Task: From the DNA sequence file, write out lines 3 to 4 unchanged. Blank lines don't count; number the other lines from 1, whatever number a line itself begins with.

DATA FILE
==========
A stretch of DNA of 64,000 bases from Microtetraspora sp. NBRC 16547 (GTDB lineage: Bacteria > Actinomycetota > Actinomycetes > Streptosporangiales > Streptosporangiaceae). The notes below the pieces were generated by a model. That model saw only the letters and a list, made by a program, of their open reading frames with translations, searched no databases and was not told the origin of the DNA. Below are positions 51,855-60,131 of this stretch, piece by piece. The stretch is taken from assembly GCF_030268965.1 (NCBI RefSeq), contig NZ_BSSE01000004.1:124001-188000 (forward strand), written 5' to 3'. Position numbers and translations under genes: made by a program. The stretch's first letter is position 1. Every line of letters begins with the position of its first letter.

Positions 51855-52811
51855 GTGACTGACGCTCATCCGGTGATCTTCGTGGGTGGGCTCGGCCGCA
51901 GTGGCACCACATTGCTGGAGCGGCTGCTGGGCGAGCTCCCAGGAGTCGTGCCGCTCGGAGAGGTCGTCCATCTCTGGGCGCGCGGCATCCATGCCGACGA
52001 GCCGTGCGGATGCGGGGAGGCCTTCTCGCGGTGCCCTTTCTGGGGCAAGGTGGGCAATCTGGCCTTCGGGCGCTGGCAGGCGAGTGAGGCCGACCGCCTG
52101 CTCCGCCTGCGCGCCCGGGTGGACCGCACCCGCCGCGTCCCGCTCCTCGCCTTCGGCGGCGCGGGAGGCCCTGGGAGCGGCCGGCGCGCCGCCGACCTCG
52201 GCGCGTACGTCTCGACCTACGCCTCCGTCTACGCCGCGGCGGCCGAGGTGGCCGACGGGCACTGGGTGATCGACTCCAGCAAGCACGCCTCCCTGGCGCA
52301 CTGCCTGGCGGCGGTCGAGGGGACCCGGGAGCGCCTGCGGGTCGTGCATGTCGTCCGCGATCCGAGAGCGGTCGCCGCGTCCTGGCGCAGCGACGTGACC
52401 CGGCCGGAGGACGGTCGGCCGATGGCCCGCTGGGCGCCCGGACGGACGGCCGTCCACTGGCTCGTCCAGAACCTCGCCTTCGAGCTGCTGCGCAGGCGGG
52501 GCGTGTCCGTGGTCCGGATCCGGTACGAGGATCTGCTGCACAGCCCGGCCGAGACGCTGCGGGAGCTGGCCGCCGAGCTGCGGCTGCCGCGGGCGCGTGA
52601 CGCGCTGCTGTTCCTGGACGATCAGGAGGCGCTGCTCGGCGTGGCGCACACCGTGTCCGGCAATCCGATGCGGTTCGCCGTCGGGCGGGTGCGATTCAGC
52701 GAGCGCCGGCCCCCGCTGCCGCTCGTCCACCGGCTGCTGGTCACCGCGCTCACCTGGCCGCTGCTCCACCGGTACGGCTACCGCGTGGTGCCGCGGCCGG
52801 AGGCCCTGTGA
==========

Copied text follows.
51855 GTGACTGACGCTCATCCGGTGATCTTCGTGGGTGGGCTCGGCCGCA
51901 GTGGCACCACATTGCTGGAGCGGCTGCTGGGCGAGCTCCCAGGAGTCGTGCCGCTCGGAGAGGTCGTCCATCTCTGGGCGCGCGGCATCCATGCCGACGA